• Focus on inspiration over motivation (which is an internal process):  How can I inspire my people to work to their potential and be productive?
  • High performing teams have 2 distinct qualities:  1) a mutual commitment to organisational outcomes AND 2) a high commitment to each other’s growth and success.  Team members hold each other accountable for both these outcomes.
  • Communicate:  There can never be enough of this.  Face to face is the most effective way to build relationships and email is the least.  Be present, accessible and approachable.  Your people need to trust you.
  • GOYA (Get off your arse): Don’t underestimate the value of just walking around and saying hi and see how people are doing – it counts!
  • Use your People and Culture team! They are there to help you both work through problems and find solutions that are consistent with our EB processes.  It never hurts to run things by them and keep them informed – that way they know what is going on and can be part of the solution.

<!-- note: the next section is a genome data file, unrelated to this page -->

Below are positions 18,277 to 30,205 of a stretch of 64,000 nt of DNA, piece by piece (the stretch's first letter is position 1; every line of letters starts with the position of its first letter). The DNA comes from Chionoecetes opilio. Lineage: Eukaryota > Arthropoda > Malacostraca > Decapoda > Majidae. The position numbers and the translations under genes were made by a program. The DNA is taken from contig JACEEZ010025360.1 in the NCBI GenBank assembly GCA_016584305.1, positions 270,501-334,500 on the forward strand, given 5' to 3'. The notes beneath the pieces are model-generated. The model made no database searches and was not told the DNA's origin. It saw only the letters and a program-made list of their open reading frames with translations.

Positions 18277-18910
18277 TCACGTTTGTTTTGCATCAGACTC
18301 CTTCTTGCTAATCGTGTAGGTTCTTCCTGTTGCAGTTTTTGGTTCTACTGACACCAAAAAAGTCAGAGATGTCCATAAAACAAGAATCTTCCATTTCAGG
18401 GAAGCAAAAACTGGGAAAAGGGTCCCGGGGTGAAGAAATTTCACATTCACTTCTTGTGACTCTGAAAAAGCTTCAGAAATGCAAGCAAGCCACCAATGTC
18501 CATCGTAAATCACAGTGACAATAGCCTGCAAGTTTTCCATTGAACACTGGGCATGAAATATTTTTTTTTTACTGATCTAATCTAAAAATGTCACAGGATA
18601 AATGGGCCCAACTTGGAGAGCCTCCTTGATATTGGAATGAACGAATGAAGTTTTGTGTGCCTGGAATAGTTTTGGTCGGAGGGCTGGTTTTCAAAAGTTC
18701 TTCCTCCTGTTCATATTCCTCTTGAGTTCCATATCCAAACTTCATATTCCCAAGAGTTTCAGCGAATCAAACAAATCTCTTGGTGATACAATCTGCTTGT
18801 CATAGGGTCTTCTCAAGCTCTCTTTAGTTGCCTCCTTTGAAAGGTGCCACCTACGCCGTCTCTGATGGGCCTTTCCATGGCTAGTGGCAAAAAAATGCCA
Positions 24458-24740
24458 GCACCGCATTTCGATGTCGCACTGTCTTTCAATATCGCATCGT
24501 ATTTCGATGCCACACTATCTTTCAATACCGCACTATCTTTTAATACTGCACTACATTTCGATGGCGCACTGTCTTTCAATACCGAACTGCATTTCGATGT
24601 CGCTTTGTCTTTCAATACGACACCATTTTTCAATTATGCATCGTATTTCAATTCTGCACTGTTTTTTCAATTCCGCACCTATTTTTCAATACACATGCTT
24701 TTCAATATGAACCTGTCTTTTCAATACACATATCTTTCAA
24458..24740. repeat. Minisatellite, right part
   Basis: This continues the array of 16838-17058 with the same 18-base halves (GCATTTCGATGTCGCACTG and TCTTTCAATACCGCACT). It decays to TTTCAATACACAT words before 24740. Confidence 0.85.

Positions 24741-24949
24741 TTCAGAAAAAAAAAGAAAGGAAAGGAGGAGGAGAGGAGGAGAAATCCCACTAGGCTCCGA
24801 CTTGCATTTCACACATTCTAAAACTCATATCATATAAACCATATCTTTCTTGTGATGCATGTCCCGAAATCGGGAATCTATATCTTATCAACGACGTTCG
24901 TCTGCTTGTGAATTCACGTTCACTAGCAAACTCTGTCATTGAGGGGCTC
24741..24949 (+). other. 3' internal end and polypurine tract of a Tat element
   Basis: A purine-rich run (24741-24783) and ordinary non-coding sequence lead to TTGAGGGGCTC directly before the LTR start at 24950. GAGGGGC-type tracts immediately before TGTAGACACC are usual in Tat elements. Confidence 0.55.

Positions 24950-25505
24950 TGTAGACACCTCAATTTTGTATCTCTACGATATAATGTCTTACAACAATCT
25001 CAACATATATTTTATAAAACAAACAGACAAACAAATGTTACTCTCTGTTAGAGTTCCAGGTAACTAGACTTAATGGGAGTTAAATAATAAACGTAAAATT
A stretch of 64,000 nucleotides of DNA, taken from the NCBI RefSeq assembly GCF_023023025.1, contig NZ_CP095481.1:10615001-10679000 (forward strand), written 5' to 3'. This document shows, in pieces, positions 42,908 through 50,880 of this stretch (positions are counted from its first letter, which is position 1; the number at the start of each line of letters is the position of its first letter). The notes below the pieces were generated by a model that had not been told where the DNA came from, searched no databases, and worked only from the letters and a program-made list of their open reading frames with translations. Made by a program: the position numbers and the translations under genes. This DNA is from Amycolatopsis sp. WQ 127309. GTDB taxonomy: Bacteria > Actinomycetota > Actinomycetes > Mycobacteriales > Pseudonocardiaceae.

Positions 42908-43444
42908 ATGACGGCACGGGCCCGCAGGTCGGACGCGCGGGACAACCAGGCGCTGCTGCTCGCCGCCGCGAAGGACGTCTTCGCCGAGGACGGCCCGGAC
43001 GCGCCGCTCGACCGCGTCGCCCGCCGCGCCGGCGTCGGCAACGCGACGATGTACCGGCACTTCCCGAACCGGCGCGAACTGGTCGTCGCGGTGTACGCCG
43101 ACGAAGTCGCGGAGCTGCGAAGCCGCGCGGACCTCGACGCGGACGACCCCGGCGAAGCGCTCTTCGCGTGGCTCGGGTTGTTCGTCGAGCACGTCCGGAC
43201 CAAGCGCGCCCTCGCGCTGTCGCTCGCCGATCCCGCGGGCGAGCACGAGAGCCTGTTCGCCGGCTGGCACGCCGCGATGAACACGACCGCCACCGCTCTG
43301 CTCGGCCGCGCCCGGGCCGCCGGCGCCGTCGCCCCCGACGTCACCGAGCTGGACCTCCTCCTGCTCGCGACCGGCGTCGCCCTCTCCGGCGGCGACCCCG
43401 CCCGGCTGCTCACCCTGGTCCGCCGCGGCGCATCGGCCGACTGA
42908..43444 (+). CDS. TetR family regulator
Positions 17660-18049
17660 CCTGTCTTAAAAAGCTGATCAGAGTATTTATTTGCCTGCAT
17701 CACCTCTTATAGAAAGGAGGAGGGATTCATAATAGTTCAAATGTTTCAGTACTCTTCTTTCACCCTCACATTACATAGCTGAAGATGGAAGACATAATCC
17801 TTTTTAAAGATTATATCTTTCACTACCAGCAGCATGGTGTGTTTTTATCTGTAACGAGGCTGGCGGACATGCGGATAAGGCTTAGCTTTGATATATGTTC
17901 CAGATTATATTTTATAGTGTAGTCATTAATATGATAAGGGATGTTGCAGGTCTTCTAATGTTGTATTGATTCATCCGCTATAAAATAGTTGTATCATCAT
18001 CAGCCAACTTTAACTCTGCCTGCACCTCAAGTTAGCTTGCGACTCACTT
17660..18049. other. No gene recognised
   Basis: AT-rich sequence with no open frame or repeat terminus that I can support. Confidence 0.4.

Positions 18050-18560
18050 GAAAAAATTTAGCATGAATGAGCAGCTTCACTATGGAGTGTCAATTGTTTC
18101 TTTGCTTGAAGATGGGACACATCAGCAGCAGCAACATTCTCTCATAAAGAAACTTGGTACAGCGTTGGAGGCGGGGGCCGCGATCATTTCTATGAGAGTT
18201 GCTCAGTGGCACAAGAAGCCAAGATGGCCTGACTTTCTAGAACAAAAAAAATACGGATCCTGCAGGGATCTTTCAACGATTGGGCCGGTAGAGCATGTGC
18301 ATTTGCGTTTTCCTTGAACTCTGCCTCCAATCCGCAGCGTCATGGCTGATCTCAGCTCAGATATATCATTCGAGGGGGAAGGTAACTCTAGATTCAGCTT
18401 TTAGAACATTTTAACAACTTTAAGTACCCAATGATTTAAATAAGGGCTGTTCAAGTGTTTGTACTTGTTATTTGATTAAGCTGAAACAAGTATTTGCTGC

• Problems do not just magically “go away” by themselves – avoiding/ignoring a problem or issue only causes it to fester, snowball and break down trust.  Deal with it fairly and objectively – but act fast to prevent it getting worse.  Performance management is critical.
  • Never, ever tolerate bullying, harassment or victimisation.  You have a “Duty of Care” to act fast, preferably catching it before it does damage.   If you are seeing signs of someone being bullied or people ganging up on/excluding/gossiping about an individual – act fast!  Also be very clear on the definitions of these – I find people use these terms too loosely, when they mean something else entirely.
  • Impartially investigate claims and complaints.  There are often several sides (at least 2, but usually 3-4) to every story and your role is not to take sides, but ensure a fair and proper process is in place to protect the wellbeing of everyone directly and indirectly involved.
  • People are complex.  Where there is an issue (be it performance or attitudinal) I’ve found that, on exploration, things are never what they immediately seem.  Ensure you seek to understand what sits behind someone’s behaviour.   It may be nothing to do with work – but instead a personal crisis.